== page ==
An Interferometric Study of Mass Transfer From a Vertical Plate at Low Reynolds Numbers

[+] Author and Article Information
M. M. El-Wakil, G. E. Myers, R. J. Schilling

University of Wisconsin, Madison, Wis.

J. Heat Transfer 88(4), 399-406 (Nov 01, 1966) (8 pages) doi:10.1115/1.3691585 History: Received May 12, 1965; Revised November 29, 1965


Experimental concentration profiles in steady-state, two-component boundary layers formed by the evaporation of a volatile liquid from a porous vertical flat plate into a heated airstream were obtained by an interferometric technique. Tests were conducted with benzene and n-heptane as the evaporating fluids with airstream temperatures ranging from 70 to 94 F and airstream velocities ranging from 90 to 120 fpm. The Reynolds number range, based on the distance from the leading edge of the plate, was from 75 to 1800. It was experimentally observed that transition from laminar flow occurred at Reynolds numbers between 300 and 600. These values, much lower than generally reported in the literature for heat transfer alone, are believed to be related to the relatively thick boundary layers induced by mass transfer of the heavier-than-air fluid from the plate and the associated free-convection effects. While the flow was primarily forced convection, the experimental data indicated a strong natural-convection effect when compared with analytical predictions based on forced convection alone. This was due primarily to the mass transfer into the boundary layer. An attempt was made to analytically account for the effects of mass transfer and natural convection on the Sherwood-Reynolds numbers relationship by utilizing perturbation solutions for the analogous heat transfer problem. The trends shown by this analysis agreed with the experimental data in the laminar portion of the boundary layer. The absolute magnitudes, however, still differed significantly, showing that first-order perturbation solutions of the mass transfer and free-convection effects are inadequate and pointing to the need for more theoretical work.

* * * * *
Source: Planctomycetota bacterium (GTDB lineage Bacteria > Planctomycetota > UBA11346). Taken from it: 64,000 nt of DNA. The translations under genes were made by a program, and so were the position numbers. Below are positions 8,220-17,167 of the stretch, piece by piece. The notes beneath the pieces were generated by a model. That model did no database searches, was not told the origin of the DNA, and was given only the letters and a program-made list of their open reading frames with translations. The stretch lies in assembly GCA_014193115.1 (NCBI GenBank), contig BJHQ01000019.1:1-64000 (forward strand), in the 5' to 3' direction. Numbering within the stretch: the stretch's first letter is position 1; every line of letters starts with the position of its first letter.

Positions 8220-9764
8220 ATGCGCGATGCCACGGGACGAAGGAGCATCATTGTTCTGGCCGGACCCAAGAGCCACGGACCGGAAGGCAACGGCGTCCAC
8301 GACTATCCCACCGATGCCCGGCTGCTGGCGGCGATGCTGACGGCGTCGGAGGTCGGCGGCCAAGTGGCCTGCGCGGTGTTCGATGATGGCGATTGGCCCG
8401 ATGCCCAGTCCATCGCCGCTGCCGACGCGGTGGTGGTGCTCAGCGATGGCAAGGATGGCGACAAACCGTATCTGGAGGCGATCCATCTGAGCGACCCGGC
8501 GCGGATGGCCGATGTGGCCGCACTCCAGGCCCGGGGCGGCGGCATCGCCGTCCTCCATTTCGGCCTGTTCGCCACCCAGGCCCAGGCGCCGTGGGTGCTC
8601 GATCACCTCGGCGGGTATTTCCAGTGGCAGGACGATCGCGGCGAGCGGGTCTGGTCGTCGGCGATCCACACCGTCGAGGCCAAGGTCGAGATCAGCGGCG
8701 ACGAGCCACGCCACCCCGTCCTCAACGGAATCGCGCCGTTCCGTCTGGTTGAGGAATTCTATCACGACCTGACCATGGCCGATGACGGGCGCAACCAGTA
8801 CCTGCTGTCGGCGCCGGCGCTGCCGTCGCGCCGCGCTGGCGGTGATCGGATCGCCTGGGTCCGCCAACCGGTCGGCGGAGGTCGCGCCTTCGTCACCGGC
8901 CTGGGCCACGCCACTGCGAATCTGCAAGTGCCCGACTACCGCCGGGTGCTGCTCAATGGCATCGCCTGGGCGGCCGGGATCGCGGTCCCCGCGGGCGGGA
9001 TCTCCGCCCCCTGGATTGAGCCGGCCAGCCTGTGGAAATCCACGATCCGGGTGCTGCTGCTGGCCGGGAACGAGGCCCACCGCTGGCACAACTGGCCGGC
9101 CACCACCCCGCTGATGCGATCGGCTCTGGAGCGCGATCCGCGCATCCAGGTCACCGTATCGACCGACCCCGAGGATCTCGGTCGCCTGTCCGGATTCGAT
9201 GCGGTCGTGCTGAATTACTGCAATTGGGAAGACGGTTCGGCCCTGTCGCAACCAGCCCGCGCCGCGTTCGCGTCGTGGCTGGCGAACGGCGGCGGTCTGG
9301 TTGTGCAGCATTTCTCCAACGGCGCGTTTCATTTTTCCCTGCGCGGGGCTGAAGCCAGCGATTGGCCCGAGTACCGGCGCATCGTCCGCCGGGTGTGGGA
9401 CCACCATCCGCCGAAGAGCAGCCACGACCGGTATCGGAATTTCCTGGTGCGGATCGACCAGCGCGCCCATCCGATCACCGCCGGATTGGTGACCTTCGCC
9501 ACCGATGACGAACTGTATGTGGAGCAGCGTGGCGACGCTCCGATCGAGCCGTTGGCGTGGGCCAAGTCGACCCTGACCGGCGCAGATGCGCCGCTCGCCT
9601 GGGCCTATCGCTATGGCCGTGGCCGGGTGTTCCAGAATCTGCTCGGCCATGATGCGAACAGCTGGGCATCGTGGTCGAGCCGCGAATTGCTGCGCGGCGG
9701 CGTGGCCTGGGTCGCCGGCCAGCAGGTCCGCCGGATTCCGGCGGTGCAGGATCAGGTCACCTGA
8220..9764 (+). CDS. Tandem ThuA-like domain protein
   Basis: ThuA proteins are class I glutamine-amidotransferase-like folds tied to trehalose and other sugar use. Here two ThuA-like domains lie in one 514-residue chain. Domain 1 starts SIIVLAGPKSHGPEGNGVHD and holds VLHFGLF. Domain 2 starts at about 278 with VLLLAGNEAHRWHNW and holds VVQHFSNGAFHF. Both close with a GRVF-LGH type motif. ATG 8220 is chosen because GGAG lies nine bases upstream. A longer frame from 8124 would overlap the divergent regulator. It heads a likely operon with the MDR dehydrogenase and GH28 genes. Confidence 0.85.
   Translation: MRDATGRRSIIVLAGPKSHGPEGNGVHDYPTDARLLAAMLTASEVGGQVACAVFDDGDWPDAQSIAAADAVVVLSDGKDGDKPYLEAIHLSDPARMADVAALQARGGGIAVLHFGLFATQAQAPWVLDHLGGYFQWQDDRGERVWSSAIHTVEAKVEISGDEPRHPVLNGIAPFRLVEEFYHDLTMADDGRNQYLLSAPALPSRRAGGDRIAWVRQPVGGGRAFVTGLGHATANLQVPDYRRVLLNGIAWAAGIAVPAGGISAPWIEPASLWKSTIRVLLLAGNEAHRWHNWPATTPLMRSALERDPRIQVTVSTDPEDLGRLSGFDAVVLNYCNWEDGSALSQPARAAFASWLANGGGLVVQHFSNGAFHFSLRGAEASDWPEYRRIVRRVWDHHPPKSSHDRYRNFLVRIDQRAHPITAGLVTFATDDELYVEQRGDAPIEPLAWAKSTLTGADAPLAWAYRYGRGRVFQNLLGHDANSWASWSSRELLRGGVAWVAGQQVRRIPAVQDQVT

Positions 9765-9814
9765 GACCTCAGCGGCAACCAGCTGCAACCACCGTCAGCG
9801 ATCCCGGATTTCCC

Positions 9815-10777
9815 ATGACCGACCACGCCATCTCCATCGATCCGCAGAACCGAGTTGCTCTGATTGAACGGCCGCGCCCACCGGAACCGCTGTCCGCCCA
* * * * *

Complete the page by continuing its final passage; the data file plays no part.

Copyright © 1966 by ASME
Your Session has timed out. Please sign back in to continue.





Some tools below are only available to our subscribers or users with an online account.

Related Content

Customize your page view by dragging and repositioning the boxes below.

Related Journal Articles
Related eBook Content
Topic Collections

Sorry! You do not have access to this content. For assistance or to subscribe, please contact us:

  • TELEPHONE: 1-800-843-2763 (Toll-free in the USA)
  • EMAIL: asmedigitalcollection@asme.org
Sign In